Many blockchain projects tout Decentralized Finance (DeFi) as the next step in economics. The idea is to offer all the traditional finance products like banking and trading, but without the need for an intermediary. Imagine banking without the hassle of dealing with a bank. Trading could be streamlined as well, removing the broker and all their fees.
DeFi has seen some real growth over the past few years. There are billions of dollars wrapped up in the decentralized space. Blockchain networks like Ethereum are thriving on the concept, bringing in new users and ideas every day.
We have smart contracts to thank for this. They’re essentially automated if-then statements where smart contracts have one party establish criteria that the other must meet. If it is met, then whatever reward the two have agreed on will automatically release. Smart contracts have great potential with those in need of collateralized loans and have different use cases for investors.
Think of it as a peer-to-peer lending space. After you invest in Ethereum, a user wants to borrow $500 in Ethereum from you. Then they lock-in that $500 in the smart contract and note that they pay it back at a specified date with X amount of interest. The recipient will put some of their cryptos up as collateral, losing it should they fail to return the loan. Assuming they return with your funds and the required interest, the smart contract will fulfill and release the collateral back to them. If they fulfill their end of the bargain, then they’ll receive their funds back.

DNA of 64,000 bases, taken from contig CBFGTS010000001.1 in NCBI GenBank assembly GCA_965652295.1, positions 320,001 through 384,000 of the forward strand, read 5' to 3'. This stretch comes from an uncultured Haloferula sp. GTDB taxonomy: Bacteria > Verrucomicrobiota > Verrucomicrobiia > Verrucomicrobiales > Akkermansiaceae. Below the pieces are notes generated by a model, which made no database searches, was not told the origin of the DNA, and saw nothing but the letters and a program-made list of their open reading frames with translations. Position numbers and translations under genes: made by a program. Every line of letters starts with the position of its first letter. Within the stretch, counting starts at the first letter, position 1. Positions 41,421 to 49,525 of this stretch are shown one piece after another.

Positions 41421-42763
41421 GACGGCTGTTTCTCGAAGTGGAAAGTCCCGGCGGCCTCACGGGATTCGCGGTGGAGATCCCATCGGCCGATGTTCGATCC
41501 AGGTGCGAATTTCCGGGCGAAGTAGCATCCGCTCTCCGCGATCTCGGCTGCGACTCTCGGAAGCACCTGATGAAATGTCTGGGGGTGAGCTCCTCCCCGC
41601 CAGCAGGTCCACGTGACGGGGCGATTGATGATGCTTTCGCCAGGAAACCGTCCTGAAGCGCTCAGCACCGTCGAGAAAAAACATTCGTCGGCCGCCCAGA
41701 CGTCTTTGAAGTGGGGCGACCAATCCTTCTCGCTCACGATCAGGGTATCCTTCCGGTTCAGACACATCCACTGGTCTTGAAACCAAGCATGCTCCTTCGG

DeFi is Global and Borderless
On top of these features, keep in mind that blockchain networks are accessible by anyone worldwide. If you’re based in the United States, you can lend to a relative in Singapore with no hassle due to different locations. Say you’re traveling internationally – your blockchain-based bank will be easily accessible no matter where you are. No longer are you waiting days for funds to convert, but minutes.
With Ethereum’s upgrade to version “2.0,” the Ethereum network will handle significantly more transactions per second. That means we’re likely to see more dApps come into the picture as developers fill out space.
All of that is done without a bank or other intermediary. There’s no one to pay fees toward, nor someone to interfere with the deal. Everything was locked into the immutable smart contract and tracked on whichever blockchain you choose – usually Ethereum.
DeFi could Challenge Traditional Banks
Should banks be paying attention? Absolutely. Once investors get word of yet another way to diversify their portfolios without the need of an intermediary, they’re likely to take a look. Who isn’t excited about the possibility to earn interest on crypto? Fortunately for the traditional finance space, banks are getting involved in various ways.
Goldman Sachs has hired a global head of digital assets in Mathew McDermott, who claims that “In the next five to 10 years, you could see a financial system where all assets and liabilities are native to a blockchain, with all transactions natively happening on chain.”
JPMorgan Chase built the Quorum blockchain on Ethereum itself and its own JPM Coin on top of that. Even without building their networks, banks can get involved on the adoption side of things. For example, banks can help less technologically inclined users get involved with DeFi for a fee. They can adopt DeFi dApp technology and offer custody or train customers on how to build smart contracts. Financial institutions can get involved ahead of time, build their platforms, or assist their customers in adoption.
Banks shouldn’t ignore the innovation DeFi is creating. The same goes for individual investors who need to ask themselves: is DeFi here to stay, and as an investor, should I invest in Ethereum, like through a Bitcoin 401k?
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